Dickinson was known as the best marksman, with a pistol, in all of Tennessee. Good thing, too, because angry drunks with big mouths did not live long, unless they could shoot. Both men stood in the early morning dew, with their seconds.  They bowed and each took their pistols. After walking off the paces, each man stopped and turned. Dickinson fired first. The shot was dead-on but struck Jackson in the rib. Dickinson's aim was off due to the cut of Jackson's coat. “Great God, have I missed him?” Dickinson is reported to have said. Jackson's second ordered Dickinson back to his mark because Dickinson had stepped back a few paces after firing.

Jackson then fired on Dickinson. His weapon misfired and Dickinson had to stand while Jackson took aim and fired again. Jackson's second attempt was a success and Dickinson fell mortally wounded. Dickinson died later that evening at the William Harrison farmhouse, located nearby and just above the river valley.

Dickinson's wife heard of the duel, panicked, and left immediately by buggy for Kentucky. She hoped to comfort her husband if he was wounded. She met her husband's entourage making their return trip to Nashville. Her greatest fear was realized. She was a widow.

Jackson was wounded but not fatally. The duel did hurt his reputation for a while. Some thought he should have spared Dickinson's life by firing into the air or simply wounding him.

Since Dickinson fired first and had attempted a lethal shot at Jackson, Jackson harbored no guilt for the manner in which the duel was concluded.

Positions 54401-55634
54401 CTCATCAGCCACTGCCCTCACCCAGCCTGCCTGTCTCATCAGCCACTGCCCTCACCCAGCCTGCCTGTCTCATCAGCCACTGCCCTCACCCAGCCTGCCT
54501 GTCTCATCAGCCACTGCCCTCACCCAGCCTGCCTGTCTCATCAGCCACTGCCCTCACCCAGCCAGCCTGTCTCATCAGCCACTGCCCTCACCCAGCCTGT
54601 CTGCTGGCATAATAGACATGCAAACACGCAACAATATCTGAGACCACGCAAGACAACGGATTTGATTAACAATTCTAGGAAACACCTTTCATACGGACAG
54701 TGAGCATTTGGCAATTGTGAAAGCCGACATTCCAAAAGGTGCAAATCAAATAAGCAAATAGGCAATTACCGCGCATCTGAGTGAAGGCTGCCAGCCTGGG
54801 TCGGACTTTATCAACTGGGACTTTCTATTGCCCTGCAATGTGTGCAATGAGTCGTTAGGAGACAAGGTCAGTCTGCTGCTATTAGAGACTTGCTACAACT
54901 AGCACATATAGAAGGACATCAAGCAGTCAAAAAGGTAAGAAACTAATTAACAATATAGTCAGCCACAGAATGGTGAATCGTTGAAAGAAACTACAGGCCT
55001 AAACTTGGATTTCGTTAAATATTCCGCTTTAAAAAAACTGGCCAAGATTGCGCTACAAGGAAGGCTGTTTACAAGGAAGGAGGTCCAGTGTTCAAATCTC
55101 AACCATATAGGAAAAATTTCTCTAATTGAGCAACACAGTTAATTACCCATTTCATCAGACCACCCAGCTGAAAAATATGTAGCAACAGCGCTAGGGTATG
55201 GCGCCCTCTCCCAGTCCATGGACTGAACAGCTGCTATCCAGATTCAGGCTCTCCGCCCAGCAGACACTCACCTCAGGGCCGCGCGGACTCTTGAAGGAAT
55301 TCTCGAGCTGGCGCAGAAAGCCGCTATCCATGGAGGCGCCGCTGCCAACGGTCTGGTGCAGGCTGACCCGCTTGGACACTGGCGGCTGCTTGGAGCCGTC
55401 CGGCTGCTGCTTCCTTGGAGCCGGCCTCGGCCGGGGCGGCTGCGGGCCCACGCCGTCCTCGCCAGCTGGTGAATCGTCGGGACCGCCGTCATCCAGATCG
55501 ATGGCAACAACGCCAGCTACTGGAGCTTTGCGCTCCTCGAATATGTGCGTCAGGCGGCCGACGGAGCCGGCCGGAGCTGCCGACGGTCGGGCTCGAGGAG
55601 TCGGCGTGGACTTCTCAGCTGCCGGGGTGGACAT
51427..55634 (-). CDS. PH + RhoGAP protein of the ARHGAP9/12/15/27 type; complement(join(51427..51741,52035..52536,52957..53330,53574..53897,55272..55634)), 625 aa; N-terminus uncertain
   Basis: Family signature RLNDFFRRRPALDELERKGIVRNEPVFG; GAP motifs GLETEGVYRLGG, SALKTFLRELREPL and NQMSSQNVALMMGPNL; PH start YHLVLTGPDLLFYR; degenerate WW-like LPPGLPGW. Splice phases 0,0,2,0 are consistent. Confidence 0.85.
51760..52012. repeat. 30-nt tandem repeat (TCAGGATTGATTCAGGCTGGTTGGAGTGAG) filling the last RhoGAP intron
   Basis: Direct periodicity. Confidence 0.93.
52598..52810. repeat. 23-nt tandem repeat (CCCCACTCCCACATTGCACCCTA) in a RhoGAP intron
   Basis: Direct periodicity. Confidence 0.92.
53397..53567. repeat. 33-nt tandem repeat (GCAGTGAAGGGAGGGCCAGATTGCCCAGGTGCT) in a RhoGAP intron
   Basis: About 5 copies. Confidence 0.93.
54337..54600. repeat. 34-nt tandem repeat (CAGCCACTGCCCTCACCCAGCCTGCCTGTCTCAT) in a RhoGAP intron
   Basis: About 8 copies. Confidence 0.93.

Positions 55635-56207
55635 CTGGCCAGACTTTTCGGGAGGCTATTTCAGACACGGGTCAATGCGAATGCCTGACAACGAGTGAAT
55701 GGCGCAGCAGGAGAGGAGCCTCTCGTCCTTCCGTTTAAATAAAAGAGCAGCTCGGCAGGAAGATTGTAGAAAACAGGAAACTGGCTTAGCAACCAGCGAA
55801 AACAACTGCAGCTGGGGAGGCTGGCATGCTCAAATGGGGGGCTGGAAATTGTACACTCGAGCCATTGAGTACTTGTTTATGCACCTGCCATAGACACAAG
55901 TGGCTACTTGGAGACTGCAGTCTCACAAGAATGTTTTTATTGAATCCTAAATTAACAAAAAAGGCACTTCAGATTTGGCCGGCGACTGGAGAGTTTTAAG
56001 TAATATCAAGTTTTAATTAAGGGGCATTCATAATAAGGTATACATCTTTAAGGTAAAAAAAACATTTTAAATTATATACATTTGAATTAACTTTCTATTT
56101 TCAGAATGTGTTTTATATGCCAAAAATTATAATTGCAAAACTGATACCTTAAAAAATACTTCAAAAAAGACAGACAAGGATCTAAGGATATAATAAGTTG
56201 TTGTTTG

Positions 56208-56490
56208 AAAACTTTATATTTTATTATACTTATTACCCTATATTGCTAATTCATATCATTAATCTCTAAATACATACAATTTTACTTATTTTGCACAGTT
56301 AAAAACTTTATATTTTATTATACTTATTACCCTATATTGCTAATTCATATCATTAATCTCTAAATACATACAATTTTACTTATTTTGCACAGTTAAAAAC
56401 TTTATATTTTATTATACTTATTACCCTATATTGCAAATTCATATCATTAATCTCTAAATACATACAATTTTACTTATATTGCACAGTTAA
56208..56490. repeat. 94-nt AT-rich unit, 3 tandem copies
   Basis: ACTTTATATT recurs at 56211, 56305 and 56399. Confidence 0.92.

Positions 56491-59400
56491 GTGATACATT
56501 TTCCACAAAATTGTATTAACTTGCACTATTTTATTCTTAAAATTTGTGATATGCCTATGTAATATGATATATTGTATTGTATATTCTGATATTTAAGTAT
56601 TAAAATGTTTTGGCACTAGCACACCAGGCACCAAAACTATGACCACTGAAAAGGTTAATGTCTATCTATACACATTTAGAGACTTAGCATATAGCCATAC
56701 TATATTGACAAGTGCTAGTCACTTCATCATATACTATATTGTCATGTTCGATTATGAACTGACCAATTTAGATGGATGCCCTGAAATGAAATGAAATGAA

As was the custom between gentlemen, Jackson sent a bottle of brandy to his victim as he lay dying. The brandy, it was hoped, would ease the pain. Jackson was certain that Dickinson would have done the same if the fortunes of fate had been reversed.

Most historians agree that Henry Clay, of Kentucky, upended Jackson's first run for President against John Quincy Adams. It is a widely accepted rumor that Clay leaked the story of Rachel to the Cincinnati Press.

Clay, who was Speaker of the House, and also a candidate for President, threw his support to John Quincy Adams after no candidate won a majority vote in the presidential election. Adams won the Presidency through an election by Congress. Adams then named Clay Secretary of State. Jackson never forgave Henry Clay.

Jackson, commonly known as “Old Hickory,” lived to win his second election attempt for the office of President of the United States. Andrew Jackson took the bullet with him, along with his hatred for Henry Clay, to the White House. In fact, the wound never fully healed and he carried the bullet he acquired in Logan County to his grave.

It was this same southwestern part of Kentucky that seceded from the Union during the Civil War. Delegates from 64 Kentucky counties, over half of the total counties in the state, met at Bethel College in Russellville and voted to separate from the Union and join the Confederate States of America. The “Convention House,” now known as the Clark House, still stands near the town square.

There, they voted for Kentucky to secede from the Union and become the thirteenth star in the Confederate flag.

A session of the Kentucky legislature in Frankfort, however, voted to stay in the Union and that was the vote that mattered. Kentucky, however, was divided, brothers against brothers, sons against fathers.

The whole confederate thing had little or no meaning to me growing up. I read about it and there would be the occasional comment, but there was no Klan sneaking around in the dark of night, at least not that I saw, and not that I was told about, and not in the era when I grew up, the era after World War II. The years before the war were another story altogether.